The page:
Mangamma was given a good meal in the servant’s section and sent home. On the way back, she clutched her award close to her, as though afraid that it may be stolen. It was the symbol of her lifetime labour of love to her country. The award was a beautifully crafted piece of art. It showed a woman proudly holding a broom in one hand and a basket in the other. Her posture was however not so proud that it would stake a higher position than was her calling.
Today, Mangamma had asked the contractor for her salary. This was the third month that she hadn’t received her salary. He had smiled at her from a safe distance “Mangamma, get beyond these mundane things atleast on this special day’ he said ‘our bodies are here today and gone tomorrow. It is our work that gives us nobility’. Mangamma had nodded agreeably at him. She would ask her three children to skip dinner today. She was confident that the warm glow of pride that they would feel on seeing her award would make them forget animal urges such as hunger. She had exhausted her limits of taking a loan from her neighbours and the local pawn shop. She had to pay Rs. 6000/- for a meter failing which her water supply would be cut. She had to pay Rs. 2000/- for her older son’s fees and Rs. 1750/- for the younger one’s books. The middle one had dropped out because the social studies teacher kept trying to touch her on her groin every lunch break. She had to repair her leaking roof. The slum landlord wanted Rs. 3000/- and the police goonda wanted Rs. 1500/-. She owed her neighbor Lakshmama Rs. 800/- and the local pawn broker Rs. 600/-. Her ration card had been discontinued since 2 months as they had found that the address she had given didn’t match with their records. She would therefore need to keep some money aside from her imaginary budget for food. The kids had asked for soap as their teacher had said that madiga children should have a regular bath if they wanted to overcome the issue of untouchability that they faced because of their tradional caste occupation. She would have to steal some dettol when the contractor wasn’t looking.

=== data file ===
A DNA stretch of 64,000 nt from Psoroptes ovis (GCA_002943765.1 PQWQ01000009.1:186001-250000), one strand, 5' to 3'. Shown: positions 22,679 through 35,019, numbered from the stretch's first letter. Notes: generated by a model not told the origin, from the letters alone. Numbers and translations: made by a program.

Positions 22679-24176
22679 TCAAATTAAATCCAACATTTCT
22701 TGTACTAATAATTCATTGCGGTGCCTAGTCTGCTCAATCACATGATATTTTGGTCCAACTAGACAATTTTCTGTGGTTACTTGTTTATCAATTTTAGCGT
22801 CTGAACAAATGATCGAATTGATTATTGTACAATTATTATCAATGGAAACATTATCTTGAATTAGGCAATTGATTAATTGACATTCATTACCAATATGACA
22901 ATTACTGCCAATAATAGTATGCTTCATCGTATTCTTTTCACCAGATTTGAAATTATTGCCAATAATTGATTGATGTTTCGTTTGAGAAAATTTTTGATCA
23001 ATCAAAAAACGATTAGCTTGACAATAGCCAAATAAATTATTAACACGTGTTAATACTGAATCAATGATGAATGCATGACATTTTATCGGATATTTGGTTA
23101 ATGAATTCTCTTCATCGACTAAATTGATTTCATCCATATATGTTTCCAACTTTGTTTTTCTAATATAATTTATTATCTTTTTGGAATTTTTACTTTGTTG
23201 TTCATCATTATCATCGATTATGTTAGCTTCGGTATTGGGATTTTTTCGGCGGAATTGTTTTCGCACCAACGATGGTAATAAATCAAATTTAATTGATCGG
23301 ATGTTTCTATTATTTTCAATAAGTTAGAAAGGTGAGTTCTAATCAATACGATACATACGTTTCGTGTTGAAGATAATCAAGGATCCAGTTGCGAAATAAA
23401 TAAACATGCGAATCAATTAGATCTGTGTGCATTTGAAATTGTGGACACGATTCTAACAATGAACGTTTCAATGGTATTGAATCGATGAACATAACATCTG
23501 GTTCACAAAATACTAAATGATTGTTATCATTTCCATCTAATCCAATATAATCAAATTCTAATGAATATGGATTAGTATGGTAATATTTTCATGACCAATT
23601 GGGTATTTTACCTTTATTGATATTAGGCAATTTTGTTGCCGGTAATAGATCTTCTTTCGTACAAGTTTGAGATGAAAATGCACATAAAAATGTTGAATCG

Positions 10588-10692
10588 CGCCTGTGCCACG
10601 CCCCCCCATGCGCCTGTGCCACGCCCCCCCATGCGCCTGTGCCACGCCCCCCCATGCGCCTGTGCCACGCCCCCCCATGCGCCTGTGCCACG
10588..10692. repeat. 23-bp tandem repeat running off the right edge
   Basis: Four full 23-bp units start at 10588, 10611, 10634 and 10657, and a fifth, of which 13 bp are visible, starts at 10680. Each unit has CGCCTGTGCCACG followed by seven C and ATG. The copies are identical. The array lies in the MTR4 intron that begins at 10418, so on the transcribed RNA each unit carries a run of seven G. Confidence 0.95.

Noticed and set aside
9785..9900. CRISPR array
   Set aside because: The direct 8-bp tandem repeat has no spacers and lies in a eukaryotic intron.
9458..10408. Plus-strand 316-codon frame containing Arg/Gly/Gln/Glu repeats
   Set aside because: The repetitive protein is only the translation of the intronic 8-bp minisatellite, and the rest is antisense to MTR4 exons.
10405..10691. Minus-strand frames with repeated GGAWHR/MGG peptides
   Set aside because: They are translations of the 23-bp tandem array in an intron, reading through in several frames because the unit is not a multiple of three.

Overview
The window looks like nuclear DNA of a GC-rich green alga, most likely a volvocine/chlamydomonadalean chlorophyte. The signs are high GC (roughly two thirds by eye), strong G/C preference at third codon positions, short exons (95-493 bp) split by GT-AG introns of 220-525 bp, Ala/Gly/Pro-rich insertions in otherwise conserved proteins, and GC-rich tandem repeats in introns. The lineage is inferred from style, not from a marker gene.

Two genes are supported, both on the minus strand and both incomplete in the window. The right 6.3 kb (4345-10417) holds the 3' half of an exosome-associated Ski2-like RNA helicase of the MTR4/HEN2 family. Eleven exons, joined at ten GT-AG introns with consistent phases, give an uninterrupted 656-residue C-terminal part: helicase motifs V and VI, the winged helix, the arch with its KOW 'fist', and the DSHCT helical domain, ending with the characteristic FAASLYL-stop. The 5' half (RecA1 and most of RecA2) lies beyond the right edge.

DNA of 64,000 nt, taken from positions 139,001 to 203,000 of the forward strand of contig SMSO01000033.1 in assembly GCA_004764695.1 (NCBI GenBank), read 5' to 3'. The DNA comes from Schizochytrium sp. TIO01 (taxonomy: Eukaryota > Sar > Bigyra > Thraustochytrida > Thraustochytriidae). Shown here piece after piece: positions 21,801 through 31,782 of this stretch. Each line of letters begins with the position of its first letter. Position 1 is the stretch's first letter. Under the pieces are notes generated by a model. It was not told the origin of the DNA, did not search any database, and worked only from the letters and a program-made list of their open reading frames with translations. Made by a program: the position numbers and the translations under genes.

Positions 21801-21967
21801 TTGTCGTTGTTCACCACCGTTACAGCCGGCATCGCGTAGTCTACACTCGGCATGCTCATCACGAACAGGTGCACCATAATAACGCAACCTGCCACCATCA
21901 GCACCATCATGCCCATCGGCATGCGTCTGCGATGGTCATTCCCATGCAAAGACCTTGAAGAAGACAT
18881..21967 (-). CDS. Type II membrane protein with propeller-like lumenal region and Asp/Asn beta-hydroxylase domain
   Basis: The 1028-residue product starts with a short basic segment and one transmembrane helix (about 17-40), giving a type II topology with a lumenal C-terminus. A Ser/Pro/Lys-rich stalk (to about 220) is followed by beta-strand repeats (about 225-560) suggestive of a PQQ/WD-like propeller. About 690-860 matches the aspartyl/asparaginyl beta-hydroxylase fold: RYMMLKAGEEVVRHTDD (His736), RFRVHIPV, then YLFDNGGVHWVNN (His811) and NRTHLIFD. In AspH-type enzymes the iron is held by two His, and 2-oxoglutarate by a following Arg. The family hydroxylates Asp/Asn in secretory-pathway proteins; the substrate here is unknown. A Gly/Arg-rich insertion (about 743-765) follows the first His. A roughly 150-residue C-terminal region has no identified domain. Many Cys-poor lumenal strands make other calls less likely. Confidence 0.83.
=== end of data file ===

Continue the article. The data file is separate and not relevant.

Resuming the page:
As she waded through the garbage that had been dumped on the street, she saw the life size poster of the newly elected Prime minister and she touched her award to his feet symbolically. With his blessings, she felt renewed and energetic. She hurried home. She had so much work to do for the country. She had to sweep streets, remove excreta, dispose rotting carcasses of animals, clean the public toilets. “So much work and so little time” she sighed to herself as she clutched her lifetime award closer to her heart “If only my children would stop complaining so much and be less greedy. If only they could understand that we have a larger purpose in life beyond food, water, school and bath soaps. I hope that this award will be a constant reminder to me and my children of our duties towards our country and our people. Long long live our nation. Bharat mata ki jai”